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Swimming With Sharks

A reinsurance veteran reminds dealers that business partners are best judged by the companies they keep, and details an incident that should serve as a warning to all.

May 2012, F&I and Showroom - Feature

by Gary Vucekovich

Well, I recently earned another honorary degree from the school of hard knocks, this one in insurance studies. I thought my other degrees from that school were expensive until now. Acquiring this B.S. (and that doesn’t stand for “Bachelor of Science”), required learning a lot of big words like “insolvency,” “co-mingling of funds,” “special deputy receiver,” and “liquidator,” who, it turns out, is sort of like “the Terminator.”

It started one day, late last year, as I was going through my mail in my office here at ForeSight Services Group (FSG). The first letter was from the Third Judicial District Court of Salt Lake City. It screamed at me in bold print: “WESTERN INSURANCE COMPANY NOTICE OF ISSUANCE OF LIQUIDATION ORDER.”

It was quite a contrast to my first meeting less than five years ago with the senior management and officers of Western Insurance Company Co. (WIC). At the time, they sported an impressive A.M. Best rating of “A-.” I distinctly recall us gathering in the company’s conference room — much fancier than the one I have at FSG — to discuss a possible business relationship.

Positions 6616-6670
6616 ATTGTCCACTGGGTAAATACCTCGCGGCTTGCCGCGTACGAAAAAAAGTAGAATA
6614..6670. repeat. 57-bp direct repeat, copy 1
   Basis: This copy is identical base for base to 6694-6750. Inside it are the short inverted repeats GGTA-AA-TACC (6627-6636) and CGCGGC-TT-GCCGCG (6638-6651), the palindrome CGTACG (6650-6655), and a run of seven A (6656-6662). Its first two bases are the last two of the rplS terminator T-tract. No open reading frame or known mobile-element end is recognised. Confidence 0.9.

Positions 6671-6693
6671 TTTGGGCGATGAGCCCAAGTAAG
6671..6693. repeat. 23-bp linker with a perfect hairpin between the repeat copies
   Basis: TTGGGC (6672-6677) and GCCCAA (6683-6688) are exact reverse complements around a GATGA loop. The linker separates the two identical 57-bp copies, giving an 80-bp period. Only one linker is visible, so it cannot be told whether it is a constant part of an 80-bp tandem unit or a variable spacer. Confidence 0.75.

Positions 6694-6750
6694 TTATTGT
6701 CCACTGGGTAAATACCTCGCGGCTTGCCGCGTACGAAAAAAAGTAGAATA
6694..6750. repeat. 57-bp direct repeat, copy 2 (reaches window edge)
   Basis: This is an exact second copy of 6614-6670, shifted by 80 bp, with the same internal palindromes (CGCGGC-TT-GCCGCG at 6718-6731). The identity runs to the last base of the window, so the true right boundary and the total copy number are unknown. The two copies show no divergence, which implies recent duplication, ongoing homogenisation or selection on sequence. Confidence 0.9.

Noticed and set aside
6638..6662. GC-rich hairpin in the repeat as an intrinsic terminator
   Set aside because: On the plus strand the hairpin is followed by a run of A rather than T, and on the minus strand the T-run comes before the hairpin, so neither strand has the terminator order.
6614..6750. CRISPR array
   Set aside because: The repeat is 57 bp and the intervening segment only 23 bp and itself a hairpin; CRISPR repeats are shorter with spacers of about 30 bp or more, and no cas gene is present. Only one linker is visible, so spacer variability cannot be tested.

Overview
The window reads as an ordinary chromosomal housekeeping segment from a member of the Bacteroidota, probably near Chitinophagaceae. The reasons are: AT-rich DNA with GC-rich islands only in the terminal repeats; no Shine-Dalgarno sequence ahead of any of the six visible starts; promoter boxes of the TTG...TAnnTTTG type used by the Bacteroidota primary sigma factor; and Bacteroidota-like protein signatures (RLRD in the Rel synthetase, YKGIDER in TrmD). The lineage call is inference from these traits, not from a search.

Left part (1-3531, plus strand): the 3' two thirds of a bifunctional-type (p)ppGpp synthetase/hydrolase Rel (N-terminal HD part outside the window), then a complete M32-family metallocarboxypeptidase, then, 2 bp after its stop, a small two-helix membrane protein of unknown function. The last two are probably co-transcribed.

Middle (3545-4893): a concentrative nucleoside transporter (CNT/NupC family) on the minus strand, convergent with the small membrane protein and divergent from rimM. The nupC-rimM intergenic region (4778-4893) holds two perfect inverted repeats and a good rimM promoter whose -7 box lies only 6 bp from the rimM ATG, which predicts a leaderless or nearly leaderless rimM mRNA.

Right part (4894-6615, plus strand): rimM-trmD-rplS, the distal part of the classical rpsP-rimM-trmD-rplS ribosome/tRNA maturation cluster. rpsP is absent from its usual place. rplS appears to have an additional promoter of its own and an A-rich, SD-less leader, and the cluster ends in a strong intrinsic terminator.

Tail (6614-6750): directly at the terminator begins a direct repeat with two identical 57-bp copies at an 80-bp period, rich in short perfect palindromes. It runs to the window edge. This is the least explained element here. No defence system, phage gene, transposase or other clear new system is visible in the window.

My company reinsures mechanical breakdown service contracts at 100 percent for auto dealers, and I insisted that, under any agreement, all monies would flow directly from dealers to FSG. We would remit fronting fees to WIC and the dealer’s premium would go straight into a fully segregated trust account held by a dealer-owned reinsurance company, one with its own Federal Tax ID and was managed by a non-affiliated national bank. Over the course of the full-day meeting, we hammered out the details.

Four years later, WIC was declared insolvent and ordered into liquidation. By then we had set up 17 separate reinsurance custodial trust accounts totaling millions of dollars on behalf of our dealer clients. What would be the fate of these accounts? Might they be added to WIC’s general assets? Would FSG and our clients be made to circle around with other claimants like sharks, waiting for the Terminator to dole us out a morsel?

The decision came down on Dec. 29, 2011. The liquidator’s investigation had found that our dealer clients’ assets were indeed in properly segregated accounts held pursuant to tri-party agreements. Western did not control but could only seek distributions from these accounts. As such, they should not be considered part of the general assets of WIC’s estate. The court agreed and released the funds to their proper owners.

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